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Trueblood casts 'no' vote on motion for closed session


October 26, 2005 - Crestwood Board of Aldermen President Tim Trueblood last week cast a "no'' vote on a motion for the board to enter a closed session, contending one of the matters cited on the agenda didn't qualify for a closed session under state law.

The Oct. 17 closed, or executive, session of the Board of Aldermen was called to discuss a legal matter and a real estate matter, according to the agenda posted by the city in accordance with the Missouri Open Meetings and Records Law, also called the Sunshine Law.

"I felt that the real estate issue was not something that qualified for executive session,'' Trueblood told the Call.

But Mayor Roy Robinson told the Call that City Attorney Rob Golterman said the reasons for the closed session cited on the agenda — a legal matter and a real estate issue — complied with the Sunshine Law, which permits governmental bodies to meet in closed session to discuss a limited number of specific issues.

"It is the public policy of this state that meetings, records, votes, actions, and deliberations of public governmental bodies be open to the public unless otherwise provided by law,'' the law states. The law further states that its provisions "shall be liberally construed'' and its exceptions permitting closed meetings shall be "strictly construed.''

The vote to enter the closed session was 5-1 with Trueblood opposed. Ward 2 Al-derman Jim Kelleher and Ward 3 Alder-man Don Maddox were absent.

Trueblood of Ward 2 said he did not have a problem entering the closed session to discuss a legal matter, "but the real estate (matter) when I asked the question to the city administrator (Don Greer) and, also at the meeting, the city attorney, does this closed executive session involve the purchase, the sale or the lease of property by or for the city of Crestwood? I was told: 'Close enough.' And I felt based on that, it was not appropriate to go into executive session on real estate. It either is or it isn't. It's not close enough.''

The Sunshine Law's real estate exception permits a closed meeting to discuss the lease, purchase or sale of real estate "by a public governmental body where public knowledge of the transaction might adversely affect the legal consideration therefor.''

Under the Sunshine Law, an elected official who objects to a closed session "shall be allowed to fully participate in any meeting, record or vote that is closed from the public over the member's objection.''

Once the closed session was convened, Trueblood said he again voiced his objection to using the real estate exception.

"I brought the issue up again (in closed session) and I went on the record again stating I felt that we were in violation of the Missouri statutes regarding executive sessions in that area for real estate because again I asked: 'Does this involve the sale, purchase or lease of property by the city?' And in my opinion ... the sale, purchase or lease was not the issue concerning real estate that was talked about. We talked about real estate, but not the lease, purchase or sale of it,'' he said.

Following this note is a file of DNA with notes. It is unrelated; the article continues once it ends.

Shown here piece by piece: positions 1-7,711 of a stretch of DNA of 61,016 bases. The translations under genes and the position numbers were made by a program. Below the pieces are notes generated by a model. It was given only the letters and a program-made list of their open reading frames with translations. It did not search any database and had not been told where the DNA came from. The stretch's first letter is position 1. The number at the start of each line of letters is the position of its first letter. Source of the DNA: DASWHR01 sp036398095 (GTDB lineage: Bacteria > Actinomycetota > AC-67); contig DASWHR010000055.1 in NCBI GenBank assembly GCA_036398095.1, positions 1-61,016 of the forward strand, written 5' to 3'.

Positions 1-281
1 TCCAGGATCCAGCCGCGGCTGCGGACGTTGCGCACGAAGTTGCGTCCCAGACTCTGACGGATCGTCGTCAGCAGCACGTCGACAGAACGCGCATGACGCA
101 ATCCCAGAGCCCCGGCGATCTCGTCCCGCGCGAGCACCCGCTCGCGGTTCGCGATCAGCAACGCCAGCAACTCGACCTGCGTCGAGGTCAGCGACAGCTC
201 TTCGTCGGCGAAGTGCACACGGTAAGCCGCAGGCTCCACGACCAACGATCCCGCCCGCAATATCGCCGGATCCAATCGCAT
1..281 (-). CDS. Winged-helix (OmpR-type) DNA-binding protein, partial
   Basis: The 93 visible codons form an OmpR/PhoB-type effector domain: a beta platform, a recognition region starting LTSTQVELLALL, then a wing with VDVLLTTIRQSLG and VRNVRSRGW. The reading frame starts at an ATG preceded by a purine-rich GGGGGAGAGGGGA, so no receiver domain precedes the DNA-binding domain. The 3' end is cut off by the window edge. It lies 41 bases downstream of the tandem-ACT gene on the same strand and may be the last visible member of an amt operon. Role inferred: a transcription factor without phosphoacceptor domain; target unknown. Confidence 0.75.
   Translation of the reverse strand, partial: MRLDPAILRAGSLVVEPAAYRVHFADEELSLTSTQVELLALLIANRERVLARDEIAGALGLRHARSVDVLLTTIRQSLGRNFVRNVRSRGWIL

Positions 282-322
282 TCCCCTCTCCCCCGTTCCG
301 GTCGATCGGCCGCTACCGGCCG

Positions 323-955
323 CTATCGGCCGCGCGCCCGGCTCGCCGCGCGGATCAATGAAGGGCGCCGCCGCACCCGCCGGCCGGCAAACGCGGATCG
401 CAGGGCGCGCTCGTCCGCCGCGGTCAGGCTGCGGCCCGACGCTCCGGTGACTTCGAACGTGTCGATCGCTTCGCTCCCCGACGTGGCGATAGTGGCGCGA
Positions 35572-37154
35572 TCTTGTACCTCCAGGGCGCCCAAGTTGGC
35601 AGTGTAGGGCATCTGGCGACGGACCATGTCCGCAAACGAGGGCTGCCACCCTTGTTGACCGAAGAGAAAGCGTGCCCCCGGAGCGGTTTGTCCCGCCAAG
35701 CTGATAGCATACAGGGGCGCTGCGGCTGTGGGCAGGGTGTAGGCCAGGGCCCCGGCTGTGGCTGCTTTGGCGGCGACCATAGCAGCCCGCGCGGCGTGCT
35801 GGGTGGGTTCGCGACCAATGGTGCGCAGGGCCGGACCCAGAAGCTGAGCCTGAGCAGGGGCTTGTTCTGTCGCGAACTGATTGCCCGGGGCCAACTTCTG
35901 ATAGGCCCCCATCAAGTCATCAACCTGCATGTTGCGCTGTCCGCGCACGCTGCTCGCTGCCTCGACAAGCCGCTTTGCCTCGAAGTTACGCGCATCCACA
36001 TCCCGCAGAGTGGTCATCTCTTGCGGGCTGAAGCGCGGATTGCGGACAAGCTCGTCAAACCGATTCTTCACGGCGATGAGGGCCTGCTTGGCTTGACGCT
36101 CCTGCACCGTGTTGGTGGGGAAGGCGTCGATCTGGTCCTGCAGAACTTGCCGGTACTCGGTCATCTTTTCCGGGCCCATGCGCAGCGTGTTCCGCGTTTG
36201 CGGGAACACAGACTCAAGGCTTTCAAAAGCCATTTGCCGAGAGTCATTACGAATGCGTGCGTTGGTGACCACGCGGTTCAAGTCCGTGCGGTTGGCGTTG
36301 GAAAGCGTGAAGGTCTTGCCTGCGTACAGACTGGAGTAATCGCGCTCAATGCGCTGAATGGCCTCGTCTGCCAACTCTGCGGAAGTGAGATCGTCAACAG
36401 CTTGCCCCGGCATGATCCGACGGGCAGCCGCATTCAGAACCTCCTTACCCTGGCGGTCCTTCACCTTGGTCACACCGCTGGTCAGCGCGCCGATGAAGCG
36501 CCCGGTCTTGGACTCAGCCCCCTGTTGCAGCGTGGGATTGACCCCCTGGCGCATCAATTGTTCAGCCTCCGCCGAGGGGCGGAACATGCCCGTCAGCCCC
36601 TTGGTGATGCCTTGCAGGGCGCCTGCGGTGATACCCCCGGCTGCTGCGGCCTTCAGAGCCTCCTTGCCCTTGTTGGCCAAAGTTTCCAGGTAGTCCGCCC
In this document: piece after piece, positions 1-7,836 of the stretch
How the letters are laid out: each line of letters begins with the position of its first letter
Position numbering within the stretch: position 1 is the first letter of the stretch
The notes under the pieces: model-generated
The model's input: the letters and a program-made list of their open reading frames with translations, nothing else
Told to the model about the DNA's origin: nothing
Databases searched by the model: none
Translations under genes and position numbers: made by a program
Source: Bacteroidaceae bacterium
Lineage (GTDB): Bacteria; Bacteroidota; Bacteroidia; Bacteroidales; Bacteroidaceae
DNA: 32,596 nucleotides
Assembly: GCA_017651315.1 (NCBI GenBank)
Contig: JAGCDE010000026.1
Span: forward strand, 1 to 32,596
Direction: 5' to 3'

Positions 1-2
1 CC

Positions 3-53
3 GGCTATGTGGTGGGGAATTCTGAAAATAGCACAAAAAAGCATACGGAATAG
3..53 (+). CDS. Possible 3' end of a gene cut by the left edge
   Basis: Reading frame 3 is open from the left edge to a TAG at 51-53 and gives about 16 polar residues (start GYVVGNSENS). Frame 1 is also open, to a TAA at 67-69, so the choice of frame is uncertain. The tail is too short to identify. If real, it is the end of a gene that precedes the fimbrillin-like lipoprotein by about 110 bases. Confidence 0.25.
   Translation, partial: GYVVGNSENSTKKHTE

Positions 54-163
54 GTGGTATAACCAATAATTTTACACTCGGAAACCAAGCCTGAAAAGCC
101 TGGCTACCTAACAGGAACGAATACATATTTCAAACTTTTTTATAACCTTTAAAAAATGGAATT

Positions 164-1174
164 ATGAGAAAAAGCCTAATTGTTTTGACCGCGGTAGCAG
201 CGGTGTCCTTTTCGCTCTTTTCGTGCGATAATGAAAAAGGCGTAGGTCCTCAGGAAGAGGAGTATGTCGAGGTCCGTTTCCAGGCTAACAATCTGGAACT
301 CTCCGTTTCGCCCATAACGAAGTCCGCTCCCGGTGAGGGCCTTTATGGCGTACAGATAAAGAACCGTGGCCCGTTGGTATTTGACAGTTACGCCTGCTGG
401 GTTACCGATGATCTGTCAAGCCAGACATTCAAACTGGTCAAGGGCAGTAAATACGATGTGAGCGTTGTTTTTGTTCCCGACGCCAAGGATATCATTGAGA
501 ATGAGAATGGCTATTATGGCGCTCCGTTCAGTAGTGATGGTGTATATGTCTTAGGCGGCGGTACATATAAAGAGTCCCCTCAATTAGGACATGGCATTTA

Asked about Trueblood's contention that the real estate exception did not qualify for a closed session, Robinson said, "Well, our city attorney said it was ...''

Regarding Trueblood's assertion that the real estate issue did not involve the sale, purchase or lease of property, the mayor said, "... I don't know what he's talking about. In fact, he shouldn't even be discussing anything with anybody ... You can get the votes, but he's not supposed to be discussing anything that's going on in the (closed) meeting. So I don't know what his reasons are.

"The only thing I can say is that based on what we were talking about the city attorney said we were in line,'' he added.

Aldermen recently voted 5-1 to adopt an ordinance authorizing a $3 million line of credit with Southwest Bank, pledging City Hall and the property on which it sits as collateral. During his town-hall meeting last week, Robinson stated that the Public Works Department property on Pardee Lane also would have to be used as collateral. The Board of Aldermen was scheduled to consider an ordinance borrowing up to $3.5 million from Southwest Bank "pursuant to a line of credit note, promissory note and loan agreement'' Tuesday night — after the Call went to press.

Trueblood said, "The mayor has told you in the most recent town-hall meeting that the property on Pardee Lane, which I be-lieve is Public Works property, was the other piece of property involved in this (closed session) discussion and those properties were not discussed to be sold or leased to anybody nor we were talking about purchasing any other property ...''

Robinson told the Call, "I probably shouldn't have said anything about that, but as I understand it, and we're not through the whole process yet, that one of the things that the bank wanted was those two properties as collateral for the line of credit.''

Trueblood said the closed session discussion did not encompass selling, purchasing or leasing any property.

"... If they said we want to lease property to somebody, absolutely executive session,'' he said. "If we want to sell property to somebody, absolutely executive session. If we want to buy property — totally. But as the mayor said in his town-hall meeting of the 20th, he put Pardee Lane up for collateral and he's admitted basically that he's telling us now what was talked about in executive session. So the question is why did we do it?''

No votes were taken in the Oct. 17 closed session.

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